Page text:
Obituaries: Captain John Mott

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The Independent Culture
JOHN MOTT played a role in the story of two historic but utterly different ships, HMS Exeter, which took part in the Battle of the River Plate in 1939, and the Royal Yacht Britannia. Then, after a long career in the Navy, he had another life as mandarin in charge of the National Trust for Scotland's most visited property, the beautiful castle and country park of Culzean on the Ayrshire cliffs.

Mott was connected with Britannia for 44 years. Appointed Standby Engineering officer for Job 691, as Britannia was designated in her infancy, he quickly became as he self-deprecatingly put it, "Her Majesty's marine plumber". Apart from the Duke of Edinburgh, Mott was the only person involved in the commissioning of Britannia in 1953, and occupied a place of honour at the decommissioning ceremony in 1997.

John Mott was the youngest of the three children of Major Sydney Mott, an officer of the Royal Scots Fusiliers who fought in France in the First World War. He went to the famous preparatory school at Sunningdale and then on to the Royal Naval College at Dartmouth, which he entered as a 13-year-old in 1930. He told me that Dartmouth in his day had been terribly tough, with a great deal of bullying, but that it was a make-or-break education, not only for the Royal Navy but for life, and he never regretted it.

As he had an aptitude for mathematics he was encouraged to go on to the Royal Naval Engineering College, then at Keyham in Leicestershire, where he studied from 1934 to 1938. On reflection he thought it was probably the best engineering training in the country outside Cambridge.

As a sub-lieutenant he was posted to HMS Exeter, one of the York class cruisers, 8,390 tons, built in 1928-29 with a speed of 32 knots, carrying six 8-inch guns, four 4-inch guns, six 21-inch torpedoes and two aircraft. Exeter was the flagship of the West Indies Squadron and found herself at the centre of one of the earliest and most remembered sea battles of the Second World War.

Mott was very modest about his war record. In January 1981 he drove me from Culzean to Tarbolton, where I had the daunting task for a man with a BBC accent of delivering the Immortal Memory at the Bachelors Club, than whom none in the world have a greater erudition about the works of Robert Burns. I said to him: "John, I've never been so nervous about anything since I was a national serviceman as a teenager. Nothing in politics has given me so many butterflies in the stomach. When did you last have butterflies in the tummy?" This chance conversation-making question uncorked an extraordinary story.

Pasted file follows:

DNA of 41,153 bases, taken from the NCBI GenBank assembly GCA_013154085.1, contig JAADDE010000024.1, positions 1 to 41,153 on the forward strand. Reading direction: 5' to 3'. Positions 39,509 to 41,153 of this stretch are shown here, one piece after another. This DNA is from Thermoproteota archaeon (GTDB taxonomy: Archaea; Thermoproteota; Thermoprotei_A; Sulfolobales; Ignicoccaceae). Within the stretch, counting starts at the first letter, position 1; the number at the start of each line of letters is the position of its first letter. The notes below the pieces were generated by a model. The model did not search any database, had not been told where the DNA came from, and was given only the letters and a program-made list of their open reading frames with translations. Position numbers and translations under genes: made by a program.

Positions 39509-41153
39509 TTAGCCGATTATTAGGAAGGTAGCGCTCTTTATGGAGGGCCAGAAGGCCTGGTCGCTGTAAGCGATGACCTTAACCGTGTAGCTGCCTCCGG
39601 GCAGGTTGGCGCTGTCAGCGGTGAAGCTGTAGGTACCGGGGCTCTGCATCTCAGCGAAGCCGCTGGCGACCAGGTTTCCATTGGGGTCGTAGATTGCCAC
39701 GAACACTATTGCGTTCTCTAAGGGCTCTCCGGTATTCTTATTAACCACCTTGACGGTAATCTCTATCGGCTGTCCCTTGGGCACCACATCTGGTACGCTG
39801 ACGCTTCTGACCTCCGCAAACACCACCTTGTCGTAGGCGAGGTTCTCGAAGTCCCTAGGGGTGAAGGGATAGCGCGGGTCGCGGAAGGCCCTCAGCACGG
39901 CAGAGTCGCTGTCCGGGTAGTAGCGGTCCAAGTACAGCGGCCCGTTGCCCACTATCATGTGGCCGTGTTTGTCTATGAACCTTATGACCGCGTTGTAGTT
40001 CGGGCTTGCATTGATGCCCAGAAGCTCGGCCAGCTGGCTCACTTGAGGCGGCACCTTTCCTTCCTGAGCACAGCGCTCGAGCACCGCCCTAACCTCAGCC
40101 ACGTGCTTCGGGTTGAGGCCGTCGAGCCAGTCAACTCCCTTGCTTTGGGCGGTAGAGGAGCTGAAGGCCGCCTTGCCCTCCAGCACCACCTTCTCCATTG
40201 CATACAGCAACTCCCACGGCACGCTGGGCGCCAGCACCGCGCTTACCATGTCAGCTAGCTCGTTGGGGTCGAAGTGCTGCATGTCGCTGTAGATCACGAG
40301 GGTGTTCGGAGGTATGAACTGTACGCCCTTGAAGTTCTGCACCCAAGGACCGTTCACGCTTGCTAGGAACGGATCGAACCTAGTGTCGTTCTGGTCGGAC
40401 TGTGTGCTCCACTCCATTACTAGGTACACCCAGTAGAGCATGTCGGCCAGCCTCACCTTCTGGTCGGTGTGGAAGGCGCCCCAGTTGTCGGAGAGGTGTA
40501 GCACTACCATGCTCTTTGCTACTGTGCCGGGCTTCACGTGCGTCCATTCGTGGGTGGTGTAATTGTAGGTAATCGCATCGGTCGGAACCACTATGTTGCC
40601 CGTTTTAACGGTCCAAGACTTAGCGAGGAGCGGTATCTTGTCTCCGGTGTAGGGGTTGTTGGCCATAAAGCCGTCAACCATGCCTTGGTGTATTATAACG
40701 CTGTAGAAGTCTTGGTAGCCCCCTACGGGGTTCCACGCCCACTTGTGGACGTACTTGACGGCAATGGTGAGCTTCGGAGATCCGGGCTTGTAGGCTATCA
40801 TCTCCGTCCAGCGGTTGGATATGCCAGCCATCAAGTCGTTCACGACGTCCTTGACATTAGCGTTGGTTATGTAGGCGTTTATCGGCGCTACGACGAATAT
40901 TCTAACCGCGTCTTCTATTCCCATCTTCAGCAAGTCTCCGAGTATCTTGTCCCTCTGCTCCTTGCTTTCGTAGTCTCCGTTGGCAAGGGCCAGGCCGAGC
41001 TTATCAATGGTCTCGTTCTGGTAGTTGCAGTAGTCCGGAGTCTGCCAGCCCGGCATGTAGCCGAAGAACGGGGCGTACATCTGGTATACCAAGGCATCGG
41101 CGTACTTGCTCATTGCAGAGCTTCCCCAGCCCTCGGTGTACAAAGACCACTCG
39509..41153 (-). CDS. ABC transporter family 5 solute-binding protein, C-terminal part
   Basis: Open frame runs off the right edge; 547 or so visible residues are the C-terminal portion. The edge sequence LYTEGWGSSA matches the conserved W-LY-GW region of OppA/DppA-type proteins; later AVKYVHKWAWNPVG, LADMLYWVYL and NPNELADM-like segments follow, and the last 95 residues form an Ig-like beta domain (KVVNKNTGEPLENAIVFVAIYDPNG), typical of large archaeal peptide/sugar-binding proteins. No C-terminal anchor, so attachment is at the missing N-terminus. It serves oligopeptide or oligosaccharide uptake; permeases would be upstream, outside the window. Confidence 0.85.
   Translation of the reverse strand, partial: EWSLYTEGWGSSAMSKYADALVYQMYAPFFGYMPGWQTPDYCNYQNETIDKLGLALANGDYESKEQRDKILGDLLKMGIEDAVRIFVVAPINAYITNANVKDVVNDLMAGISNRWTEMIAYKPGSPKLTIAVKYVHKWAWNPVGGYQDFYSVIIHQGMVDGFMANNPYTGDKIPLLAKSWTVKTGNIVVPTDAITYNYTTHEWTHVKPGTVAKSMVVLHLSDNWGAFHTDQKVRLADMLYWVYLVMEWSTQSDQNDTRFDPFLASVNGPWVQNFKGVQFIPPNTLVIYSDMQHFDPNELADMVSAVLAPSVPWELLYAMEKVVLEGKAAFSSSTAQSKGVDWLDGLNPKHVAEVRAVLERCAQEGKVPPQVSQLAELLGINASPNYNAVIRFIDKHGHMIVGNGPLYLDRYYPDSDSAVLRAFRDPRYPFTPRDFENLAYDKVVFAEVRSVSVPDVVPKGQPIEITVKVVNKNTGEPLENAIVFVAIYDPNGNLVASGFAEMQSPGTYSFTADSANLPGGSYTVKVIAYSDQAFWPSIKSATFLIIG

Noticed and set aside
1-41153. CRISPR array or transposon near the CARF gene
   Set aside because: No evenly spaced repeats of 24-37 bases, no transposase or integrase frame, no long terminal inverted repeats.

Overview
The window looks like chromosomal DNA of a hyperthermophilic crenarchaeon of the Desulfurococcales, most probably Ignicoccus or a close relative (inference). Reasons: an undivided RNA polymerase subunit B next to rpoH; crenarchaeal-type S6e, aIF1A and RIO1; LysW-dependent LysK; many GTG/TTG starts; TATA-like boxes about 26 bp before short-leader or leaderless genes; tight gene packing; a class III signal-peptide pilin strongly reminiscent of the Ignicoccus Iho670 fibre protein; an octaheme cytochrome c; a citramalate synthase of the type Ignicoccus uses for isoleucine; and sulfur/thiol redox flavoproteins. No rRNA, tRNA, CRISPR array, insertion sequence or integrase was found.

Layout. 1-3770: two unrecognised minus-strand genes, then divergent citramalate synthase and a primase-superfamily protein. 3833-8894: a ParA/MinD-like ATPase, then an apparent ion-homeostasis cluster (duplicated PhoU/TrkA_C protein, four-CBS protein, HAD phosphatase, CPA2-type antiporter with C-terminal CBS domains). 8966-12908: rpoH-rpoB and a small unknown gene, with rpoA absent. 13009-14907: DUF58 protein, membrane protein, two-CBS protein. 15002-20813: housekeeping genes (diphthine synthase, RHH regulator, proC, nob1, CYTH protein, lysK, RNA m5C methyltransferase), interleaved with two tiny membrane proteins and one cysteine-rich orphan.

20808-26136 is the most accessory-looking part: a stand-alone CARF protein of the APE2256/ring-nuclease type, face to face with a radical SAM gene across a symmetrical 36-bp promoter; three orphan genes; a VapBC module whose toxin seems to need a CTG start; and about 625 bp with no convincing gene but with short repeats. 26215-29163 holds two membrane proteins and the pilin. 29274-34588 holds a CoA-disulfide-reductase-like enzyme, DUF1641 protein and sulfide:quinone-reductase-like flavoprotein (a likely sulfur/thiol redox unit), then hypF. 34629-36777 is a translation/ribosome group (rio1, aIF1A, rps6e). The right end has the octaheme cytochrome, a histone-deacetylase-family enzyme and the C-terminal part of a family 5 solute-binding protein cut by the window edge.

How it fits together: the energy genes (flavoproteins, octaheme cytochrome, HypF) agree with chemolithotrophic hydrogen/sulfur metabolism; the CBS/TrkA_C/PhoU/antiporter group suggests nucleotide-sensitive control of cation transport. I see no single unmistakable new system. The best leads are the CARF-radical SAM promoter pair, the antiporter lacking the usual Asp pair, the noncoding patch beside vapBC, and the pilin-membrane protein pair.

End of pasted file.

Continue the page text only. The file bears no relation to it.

In December 1939, he was a 22-year-old engineer sub-lieutenant in the engine room of HMS Exeter. She led the two Leander class cruisers Ajax and Achilles (of the Royal New Zealand Navy) in a search group for a German pocket battleship known to be marauding in the South Atlantic, either the Deutschland, the Admiral Scheer or the Admiral Graf Spee.

These had been built in 1931-34 to the specification of 10,000 tons, the largest tonnage allowed to a German ship. They were capable of 26 knots carrying six 11-inch guns, eight 5.9-inch guns, six 4.1-inch guns and eight 21-inch torpedoes, plus two aircraft. They were truly formidable marauders and had wrecked havoc to British merchant shipping.

Mott was under the impression, he told me, that an all-together heavier force of British battleships would be brought into play if they located the battleship. This was not to be. On 13 December, what turned out to be the Graf Spee was sighted. Captain "Hookey" Bell decided to attack at 6.14am in the morning, but within an hour Exeter had come off the worse. Her bridge was badly damaged, all on it apart from the captain were killed and her gun turrets were one by one immobilised.

Mott in the engine-room received the order "Full steam ahead for ramming". He told me, "I thought it was a death sentence, as I coaxed the engines for a last frantic push. But, by heaven's special grace, Captain Hans Langsdorff, for reasons which will probably never be known, since he did away with his own life three days later, decided at that moment in time to head off for Montevideo."

For the rest of his life Mott thought that he was living on borrowed time. Having lost the power to manipulate the rudder, it was an engineering feat to set course and make Port Stanley in the Falkland Islands. Mott, who had escaped injury, was mentioned in despatches for his part in getting Exeter to a place of repair.

The year after he told me this story, in 1982, Mott wrote to me about the Falklands War and mentioned his great sadness that we were in conflict with Argentina as many of his friends on Exeter had been nursed back to health by marvellous Argentine doctors and nurses, sent to the Falklands from Buenos Aires.